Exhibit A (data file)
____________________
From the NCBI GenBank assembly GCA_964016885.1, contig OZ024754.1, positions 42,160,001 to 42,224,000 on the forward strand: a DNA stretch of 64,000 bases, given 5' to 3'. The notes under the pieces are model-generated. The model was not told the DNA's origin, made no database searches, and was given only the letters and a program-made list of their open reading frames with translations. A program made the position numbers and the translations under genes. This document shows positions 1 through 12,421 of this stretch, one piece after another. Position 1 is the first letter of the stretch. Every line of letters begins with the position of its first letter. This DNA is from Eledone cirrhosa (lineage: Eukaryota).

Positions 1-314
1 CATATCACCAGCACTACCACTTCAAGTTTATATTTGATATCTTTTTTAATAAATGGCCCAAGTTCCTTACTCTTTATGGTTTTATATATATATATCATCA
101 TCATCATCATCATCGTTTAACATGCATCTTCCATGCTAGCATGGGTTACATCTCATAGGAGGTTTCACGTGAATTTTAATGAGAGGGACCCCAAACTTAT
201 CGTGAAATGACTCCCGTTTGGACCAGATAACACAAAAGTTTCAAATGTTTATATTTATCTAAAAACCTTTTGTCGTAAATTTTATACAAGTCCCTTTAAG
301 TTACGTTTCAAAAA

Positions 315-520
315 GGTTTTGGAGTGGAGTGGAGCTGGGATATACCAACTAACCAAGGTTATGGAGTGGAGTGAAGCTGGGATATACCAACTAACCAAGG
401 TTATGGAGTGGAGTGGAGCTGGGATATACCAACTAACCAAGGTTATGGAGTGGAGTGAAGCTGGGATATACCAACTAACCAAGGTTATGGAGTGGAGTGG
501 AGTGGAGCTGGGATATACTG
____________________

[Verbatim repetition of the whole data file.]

From the NCBI GenBank assembly GCA_964016885.1, contig OZ024754.1, positions 42,160,001 to 42,224,000 on the forward strand: a DNA stretch of 64,000 bases, given 5' to 3'. The notes under the pieces are model-generated. The model was not told the DNA's origin, made no database searches, and was given only the letters and a program-made list of their open reading frames with translations. A program made the position numbers and the translations under genes. This document shows positions 1 through 12,421 of this stretch, one piece after another. Position 1 is the first letter of the stretch. Every line of letters begins with the position of its first letter. This DNA is from Eledone cirrhosa (lineage: Eukaryota).

Positions 1-314
1 CATATCACCAGCACTACCACTTCAAGTTTATATTTGATATCTTTTTTAATAAATGGCCCAAGTTCCTTACTCTTTATGGTTTTATATATATATATCATCA
101 TCATCATCATCATCGTTTAACATGCATCTTCCATGCTAGCATGGGTTACATCTCATAGGAGGTTTCACGTGAATTTTAATGAGAGGGACCCCAAACTTAT
201 CGTGAAATGACTCCCGTTTGGACCAGATAACACAAAAGTTTCAAATGTTTATATTTATCTAAAAACCTTTTGTCGTAAATTTTATACAAGTCCCTTTAAG
301 TTACGTTTCAAAAA

Positions 315-520
315 GGTTTTGGAGTGGAGTGGAGCTGGGATATACCAACTAACCAAGGTTATGGAGTGGAGTGAAGCTGGGATATACCAACTAACCAAGG
401 TTATGGAGTGGAGTGGAGCTGGGATATACCAACTAACCAAGGTTATGGAGTGGAGTGAAGCTGGGATATACCAACTAACCAAGGTTATGGAGTGGAGTGG
501 AGTGGAGCTGGGATATACTG